Well, clearly there was nothing I could change there.  If she wasn’t even sure why she didn’t want to hire me, I couldn’t work on making myself more hirable.  I was pretty sure that I wasn’t hiding any horrors in my soul.  I won’t lie and tell you that was easy to get over.  It wasn’t.  It was personally (and at that time spiritually) hurtful and disappointing in a way that being told I was too short, too tall, too fat, too skinny, too shrill, too well spoken ever was. 

The point here is, I couldn’t change it, and I really couldn’t dwell on it.  Now, it’s a funny story.  Sometimes hiring decisions are just completely arbitrary.

I still can’t change whether or not someone has a gut feeling against me, but I will always work to build my repetoire when a hiring manager suggests it.  I’ve ended up with some awesome jobs that way.

That said, here are 4 questions I think are good to ask in an interview situation, and why:

  1. If you don’t already know, ask why the position is open.  This can tell you a lot about the environment.  Was it a promotion?  Was it a firing?  Did the other person leave?  Don’t be shy about asking why either.  The Hiring Manager should be asking you why you want to leave your current job/left your last job.  It’s the mirror image question, and as the potential seat filler, you deserve the heads-up.
  2. Ask what qualities make the person in that position successful.  Jot down notes as the HM answers because you are going to use those notes later to detail how you have every one of those qualities.
  3. Ask how the position fits into the overall success of the company and department, and what you can do to help them achieve it.  This is going to tell you a lot about the company as well, and shows that you are forward thinking.  Take notes here, too. 
  4. Ask if the HM has any hesitations about hiring you.  It’s bold, and you need to be ready to hear the answer, but it also gives you the opportunity to address any questions the HM might have about you.  Better to clear up any misconceptions in the interview and get the job, than miss the chance and never find out what went wrong.

What Would Happen if my Milkshake DID Bring all the Boys to the Yard?

I was emailing with a friend and wrote, “I want to get paid to just look good.”  And then I had to follow that up with, “Of course, that requires work of its own, and would mean hitting the gym/pavement/pole dancing class, avoiding carbs like my life depended on it, and (let’s face it) botox or bangs.  Bangs are cheaper–but I just grew mine out!”

There really isn’t a free lunch.  Jennifer Anniston works hard to keep it tight, and that’s why people are still interested.    Looking good is her job.  You look good enough (Jessica Alba) and no one even cares if you can’t act–as Paulette Goddard, Dorothy Lamour, and Veronica Lake lamented in their smash hit A Sweater, a Sarong, and a Peekaboo Bang (see? Bangs.)  Looking like Hollywood is a full-time job.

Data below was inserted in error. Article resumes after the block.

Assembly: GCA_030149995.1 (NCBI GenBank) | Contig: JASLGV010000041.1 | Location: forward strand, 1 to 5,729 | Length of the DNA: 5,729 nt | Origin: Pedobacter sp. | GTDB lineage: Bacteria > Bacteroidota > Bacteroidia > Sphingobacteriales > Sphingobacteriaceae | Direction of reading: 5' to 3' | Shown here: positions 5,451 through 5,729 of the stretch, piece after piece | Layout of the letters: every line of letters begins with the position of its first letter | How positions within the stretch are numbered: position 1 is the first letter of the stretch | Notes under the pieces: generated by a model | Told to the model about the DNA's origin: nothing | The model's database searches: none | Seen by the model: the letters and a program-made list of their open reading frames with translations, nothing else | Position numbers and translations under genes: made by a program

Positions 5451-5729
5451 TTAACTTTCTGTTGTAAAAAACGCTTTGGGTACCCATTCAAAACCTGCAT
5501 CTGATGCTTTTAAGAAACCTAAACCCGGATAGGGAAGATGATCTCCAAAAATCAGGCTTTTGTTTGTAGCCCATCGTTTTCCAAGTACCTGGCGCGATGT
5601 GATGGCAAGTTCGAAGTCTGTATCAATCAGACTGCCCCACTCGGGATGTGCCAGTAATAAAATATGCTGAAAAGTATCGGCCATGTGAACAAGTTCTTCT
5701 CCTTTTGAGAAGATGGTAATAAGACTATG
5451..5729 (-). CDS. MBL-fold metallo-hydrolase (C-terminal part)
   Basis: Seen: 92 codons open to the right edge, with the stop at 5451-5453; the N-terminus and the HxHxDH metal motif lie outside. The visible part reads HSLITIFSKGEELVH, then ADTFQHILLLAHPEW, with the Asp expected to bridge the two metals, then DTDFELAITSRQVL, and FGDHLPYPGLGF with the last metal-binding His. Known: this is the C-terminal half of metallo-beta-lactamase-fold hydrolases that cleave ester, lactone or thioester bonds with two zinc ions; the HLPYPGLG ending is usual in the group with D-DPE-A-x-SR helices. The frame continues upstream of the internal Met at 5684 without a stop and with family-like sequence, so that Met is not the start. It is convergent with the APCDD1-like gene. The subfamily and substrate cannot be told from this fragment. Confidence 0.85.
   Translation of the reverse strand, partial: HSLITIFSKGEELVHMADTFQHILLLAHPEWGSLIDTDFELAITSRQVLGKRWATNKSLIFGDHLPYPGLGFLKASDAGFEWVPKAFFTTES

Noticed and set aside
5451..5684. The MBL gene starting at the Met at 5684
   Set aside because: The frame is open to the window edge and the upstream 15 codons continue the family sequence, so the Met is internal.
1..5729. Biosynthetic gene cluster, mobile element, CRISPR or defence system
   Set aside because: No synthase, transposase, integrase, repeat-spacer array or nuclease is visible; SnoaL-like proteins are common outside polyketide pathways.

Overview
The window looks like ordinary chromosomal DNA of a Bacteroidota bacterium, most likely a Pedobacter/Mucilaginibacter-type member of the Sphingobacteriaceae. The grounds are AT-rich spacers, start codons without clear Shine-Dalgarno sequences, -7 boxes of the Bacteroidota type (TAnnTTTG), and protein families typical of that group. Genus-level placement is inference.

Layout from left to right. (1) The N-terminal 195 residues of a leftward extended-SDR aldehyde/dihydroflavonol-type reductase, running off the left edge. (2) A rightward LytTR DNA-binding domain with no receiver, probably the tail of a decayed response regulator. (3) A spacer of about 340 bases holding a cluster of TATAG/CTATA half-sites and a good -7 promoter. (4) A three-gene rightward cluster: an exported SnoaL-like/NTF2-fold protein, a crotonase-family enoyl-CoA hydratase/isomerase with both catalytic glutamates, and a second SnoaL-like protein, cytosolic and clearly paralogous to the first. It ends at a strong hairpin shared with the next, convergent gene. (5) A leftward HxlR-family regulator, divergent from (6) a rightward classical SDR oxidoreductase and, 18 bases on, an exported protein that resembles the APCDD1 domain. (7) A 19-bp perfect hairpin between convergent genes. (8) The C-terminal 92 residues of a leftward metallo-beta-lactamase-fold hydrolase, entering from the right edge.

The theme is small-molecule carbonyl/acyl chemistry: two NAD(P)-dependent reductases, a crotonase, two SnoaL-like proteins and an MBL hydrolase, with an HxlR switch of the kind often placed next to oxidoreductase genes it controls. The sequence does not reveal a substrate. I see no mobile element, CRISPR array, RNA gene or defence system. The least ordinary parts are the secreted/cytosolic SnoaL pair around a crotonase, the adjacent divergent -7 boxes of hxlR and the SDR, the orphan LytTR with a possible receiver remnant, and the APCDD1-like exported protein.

I already have a full-time job, so you won’t catch me looking like Hollywood.  But I wonder what would happen if I treated “Looking Good” like a part-time job?

Part-time work is generally under 20 hours a week, but I am also a parent, so adding 20 hours to my current 40 isn’t feasible.  What if I took a 5 or 7 hour a week “part-time job” at the offices of “Looking Good”?  What would happen?

Conceivably, I would get paid more.  I should see an increase in my incentivized full-time pay based on how much people wanted to look at me (like Jessica Biel does, bless her heart), and the better I look, the more I should see my incentivized pay increase in my full-time work (like how the prettier your leading lady is, the more people go to see the movie.)

But how would I calculate that?  What factors would I need to consider? 

Well, it takes a while to get good at any job, so I shouldn’t expect my work at Looking Good to start making an impact for between 60 to 90 days.  It takes at least a year to be fully grounded in a job, and to have experienced a sampling of the seasonal issues one might encounter, so it would take a 12 month period before I could really start to make calculations.

After a year, though, working at “Looking Good” for 5-7 hours a week, I should start to see enough significant difference that I could account for it in my full-time job, and note the intangibles like better service, free drinks, and getting out of speeding tickets.

However, I have to take into account my age and some factors I cannot manage without paying to have them fixed.  I am always going to be whiter than a Trace Adkins concert–I can’t tan, and my skin is fish-belly white, so my ability to Look Good is relegated to a pasty subgroup.  I am relegated to further subgroup by merit of being (almost) 42-years-old–gravity is doing her work.  There is also the matter of fact that at my thinnest, I’ve still got child-bearing hips, massive thigh and calf muscles, and broad shoulders.  I have freckles, thin hair, and discolored teeth.  Factoring in all that, my Looking Good pay scale goes from, say, $10 an hour, right down to minimum wage of $7.25.  And that’s if, in the course of Looking Good, I drop about 60lbs.

But, the better a job I do at Looking Good, the more my confidence will increase, drawing people to me, and the less I will need to do to maintain it at a certain plateau.  I should be able to divert some of my Looking Good job hours into workarounds for the factors set above, so that after two years of my part-time job, I should see an increase in pay of somewhere around $1.50.  And more offers of free drinks.

Of course, I have no intention of doing this.  I can buy my own drinks.  The most workout I am interested in right now, is the one my fingers get while I’m typing.  It’s just the idea that if I devoted myself to it, as though it were my earning potential, Looking Good would be a lot more important, and perhaps easier to do.